Author: Prof. Adrian Walter
Published in Ming Pao on 2 July 2014
While we still celebrate those outstanding creative individuals who can compose music for the concert hall the industry now offers a broader range of opportunities for those skilled in the craft of composition. Someone with such skills is able to ‘craft’ music for a particular end use, be that for a music library, adverts, computer games or one of the many of areas of demand within the creative industries –the musical equivalent of a graphic artist.
The later part of the nineteenth century saw the rise of the artist as ‘hero’– the performer who could transcend physical limitations and whose god like prowess became the source of legends. As the twentieth century progressed so too did the demand to specialize and define yourself by that specialization.
We now celebrate Johann Sebastian Bach as a ‘star’ composer but in his own time he was equally respected as an organist and improviser, as a manager – a jobbing muso! The same story can be repeated for Mozart, Rossini, Mahler, Rachmaninov and Prokofiev. These were highly versatile creative artists and performers, who were also adept business people, entrepreneurs and arts managers.
While we celebrate the genius of Mozart he also spoke the common musical language of his day. There are many little known names who were contemporaries of Mozart who created large amounts of new work for an ever demanding market place. Who has heard of Johann Christian Cannabich composer, director and creator of hundreds of works including symphonies, concerti and occasional music? Much of which indeed influenced the work of Mozart. By taking the ‘star’ out of their temporal and social context we loose the true sense of a thriving creative industry in which many versatile creative artists are involved.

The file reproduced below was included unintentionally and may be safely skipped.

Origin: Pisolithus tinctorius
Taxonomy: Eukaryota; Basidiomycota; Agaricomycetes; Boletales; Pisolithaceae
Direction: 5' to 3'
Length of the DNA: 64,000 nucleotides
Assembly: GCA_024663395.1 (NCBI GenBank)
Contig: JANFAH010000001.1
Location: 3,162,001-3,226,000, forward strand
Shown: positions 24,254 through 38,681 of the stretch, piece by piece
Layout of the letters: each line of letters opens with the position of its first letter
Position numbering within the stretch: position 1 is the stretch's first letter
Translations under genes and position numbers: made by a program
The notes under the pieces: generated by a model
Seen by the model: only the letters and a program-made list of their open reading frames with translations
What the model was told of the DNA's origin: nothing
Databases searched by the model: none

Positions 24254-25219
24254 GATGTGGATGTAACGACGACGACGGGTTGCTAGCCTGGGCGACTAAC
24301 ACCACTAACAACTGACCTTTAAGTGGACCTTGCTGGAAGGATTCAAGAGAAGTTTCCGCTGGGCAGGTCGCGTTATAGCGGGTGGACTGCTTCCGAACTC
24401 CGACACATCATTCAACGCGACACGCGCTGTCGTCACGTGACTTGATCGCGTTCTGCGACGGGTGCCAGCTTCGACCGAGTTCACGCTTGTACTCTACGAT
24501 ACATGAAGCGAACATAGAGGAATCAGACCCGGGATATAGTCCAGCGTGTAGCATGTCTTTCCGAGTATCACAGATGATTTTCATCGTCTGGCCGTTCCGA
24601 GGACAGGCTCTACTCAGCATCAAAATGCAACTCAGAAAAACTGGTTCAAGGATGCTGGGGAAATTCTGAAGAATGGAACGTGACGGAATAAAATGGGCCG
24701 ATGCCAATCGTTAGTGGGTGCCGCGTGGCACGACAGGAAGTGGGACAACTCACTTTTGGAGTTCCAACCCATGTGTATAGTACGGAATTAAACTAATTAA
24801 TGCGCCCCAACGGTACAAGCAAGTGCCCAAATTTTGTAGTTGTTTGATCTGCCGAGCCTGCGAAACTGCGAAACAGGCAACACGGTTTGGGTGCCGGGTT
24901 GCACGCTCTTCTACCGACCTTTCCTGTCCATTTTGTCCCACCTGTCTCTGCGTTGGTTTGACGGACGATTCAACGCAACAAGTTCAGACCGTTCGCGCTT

Two great impediments to the 21st century creative mind are the concept of the ‘star’ and the concept of specialization. Two attributes deeply embedded in the modern psyche. The idea of the ‘star’, the competition winner, have more to do with contemporary celebrity culture and business imperatives than creativity and artistic excellence or broader industry demands.
How do children learn to use language? They write stories about the family holiday, their sister’s wedding, the trip to the beach. Are we imagining by asking our children to do such activities that they will become Nobel prize winning authors? What more natural way for a child to use their newly acquired language and communication skills than to use them creatively as a way to express themselves and to explore and understand their worlds.
We need to reclaim the creative space within our educational programmes. We need to see composition again as a creative process for all young music students to explore. The time for specialization and the market to support such specialization has passed. As well as ‘composers’ we need those skilled in the ‘craft’ of composition – versatile, adaptable and creative young artists who are highly skilled but not limited by the specialized nature of that skill.